Sometimes it is quite difficult to communicate using a regular language, especially when the weather is bad or there are bad signal conditions. In such conditions, a lot of words sound similar to each other, thus causing misunderstanding. The same is correct for a few letters, they are misunderstanding words when they are pronounced. They may really cause trouble if such words are spoken during a military operation etc. A single word can create big trouble.
To avoid such situations, US military uses Phonetic alphabets which are adopted by NATO. They are known as the International Radiotelephony Spelling Alphabet (IRSA). These phonetic alphabets were developed by the International Civil Aviation Organization (ICAO) in order to overcome the misunderstanding caused by certain words during communication.
These phonetic alphabets are used by the military to communicate for a lot of important military purposes. They communicate codes, shorthand and certain acronyms by using this IRSA code. For example if we say Tango Uniform that would be some sort of deceased individual or a broken piece of equipment. These kinds of the phrase may also come from other forms of communications such as the Naval saying "bravo zulu" which would mean "well done". Rather than just relating directly back to the first letters "bravo zulu" reference flags of the same designation from a maritime tactial signals publication.
Police phonetic alphabets are developed for radio users for better pronunciation and to make sure that they are heard more smoothly regardless of the signal quality. The police alphabets, unique to American officers is more short and brief than the military code and useful for communication information like names and license plates clearly over the radio.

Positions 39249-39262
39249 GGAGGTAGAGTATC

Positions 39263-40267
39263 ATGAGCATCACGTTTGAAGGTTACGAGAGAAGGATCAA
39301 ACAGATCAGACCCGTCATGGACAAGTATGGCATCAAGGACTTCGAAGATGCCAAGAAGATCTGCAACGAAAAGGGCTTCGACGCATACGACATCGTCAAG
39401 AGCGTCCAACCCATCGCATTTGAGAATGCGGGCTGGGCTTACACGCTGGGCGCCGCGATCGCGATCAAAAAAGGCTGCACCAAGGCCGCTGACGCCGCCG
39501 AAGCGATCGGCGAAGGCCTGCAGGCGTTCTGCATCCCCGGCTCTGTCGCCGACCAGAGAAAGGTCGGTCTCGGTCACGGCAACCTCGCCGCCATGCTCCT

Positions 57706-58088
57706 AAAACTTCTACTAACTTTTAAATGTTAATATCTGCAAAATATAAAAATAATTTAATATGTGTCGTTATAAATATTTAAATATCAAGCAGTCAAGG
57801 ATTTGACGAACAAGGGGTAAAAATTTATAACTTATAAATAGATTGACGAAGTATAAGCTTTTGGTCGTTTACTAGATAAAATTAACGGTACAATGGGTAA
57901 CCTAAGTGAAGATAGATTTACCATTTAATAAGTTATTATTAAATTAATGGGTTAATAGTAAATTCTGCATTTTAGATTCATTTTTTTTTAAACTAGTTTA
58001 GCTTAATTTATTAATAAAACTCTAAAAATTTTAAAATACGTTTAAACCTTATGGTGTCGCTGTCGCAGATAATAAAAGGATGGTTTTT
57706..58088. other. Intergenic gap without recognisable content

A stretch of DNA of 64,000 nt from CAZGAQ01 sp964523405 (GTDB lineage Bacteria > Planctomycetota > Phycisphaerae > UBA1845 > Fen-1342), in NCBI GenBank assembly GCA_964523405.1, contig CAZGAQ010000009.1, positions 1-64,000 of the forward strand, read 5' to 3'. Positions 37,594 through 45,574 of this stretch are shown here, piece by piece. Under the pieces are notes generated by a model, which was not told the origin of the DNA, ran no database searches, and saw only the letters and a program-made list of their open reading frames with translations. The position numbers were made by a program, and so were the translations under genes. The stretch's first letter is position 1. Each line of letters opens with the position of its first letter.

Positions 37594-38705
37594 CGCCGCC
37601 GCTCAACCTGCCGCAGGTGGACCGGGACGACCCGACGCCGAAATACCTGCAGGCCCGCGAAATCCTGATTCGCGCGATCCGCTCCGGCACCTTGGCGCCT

The police phonetic alphabets are older than the NATO alphabets. And they are still used even after the development of the NATO alphabets. In fact, the police alphabets are even shorter and brief than the military counterpart.
For example, officers save the extra syllables when they say:Frank instead of Foxtrot Ida instead of India Nora instead of November Queen instead of Quebec
Also called the Allied Military phonetic spelling alphabets, words that are used to represent each letter of the alphabet, when spelling the words out loud, letter-by-letter and how the spelling words should be pronounced. They are not actually phonetic alphabets in the sense in which that term is used in phonetics. In short, they are not a system for transcribing speech sounds.
These words were created during World War I and then evolved separately in the United States and the United Kingdom. The alphabets used in both countries were then merged during World War II. Its development further led to the development of NATO phonetic Alphabets.
The Joint Army/Navy Phonetic Alphabet is a radio alphabet that was created in 1941 during the World War II and was used by all the branches of United States Armed Forces until ICAO spelling alphabets were introduced. It was replaced by ICAO in 19565. Before the Joint Army/Navy phonetic alphabets, each armed forces of the United States used its own radio alphabets, leading to complications in interbranch communication.
It was used by the US army in rather modified form, along with the British and Canadian Army from 1943 on, with Sugar replacing Sail.
The Joint Army/Navy phonetic alphabet was used as storm names for Atlantic basin hurricanes from 1947 to 1952.
The vestiges of this system remained in the use by the US Navy in the form of conditions related to Material Readiness, which was used in damage control. Dog, William, X-Ray, Yoke, and Zebra, these all referred to designations of fittings, hatches or doors.
The names Able to Fox were widely used in the early days of hexadecimal digital encoding of text in speaking of the hexadecimal digits equivalent to decimal 10 to 15, though the written was simply the Capital letter from A to F.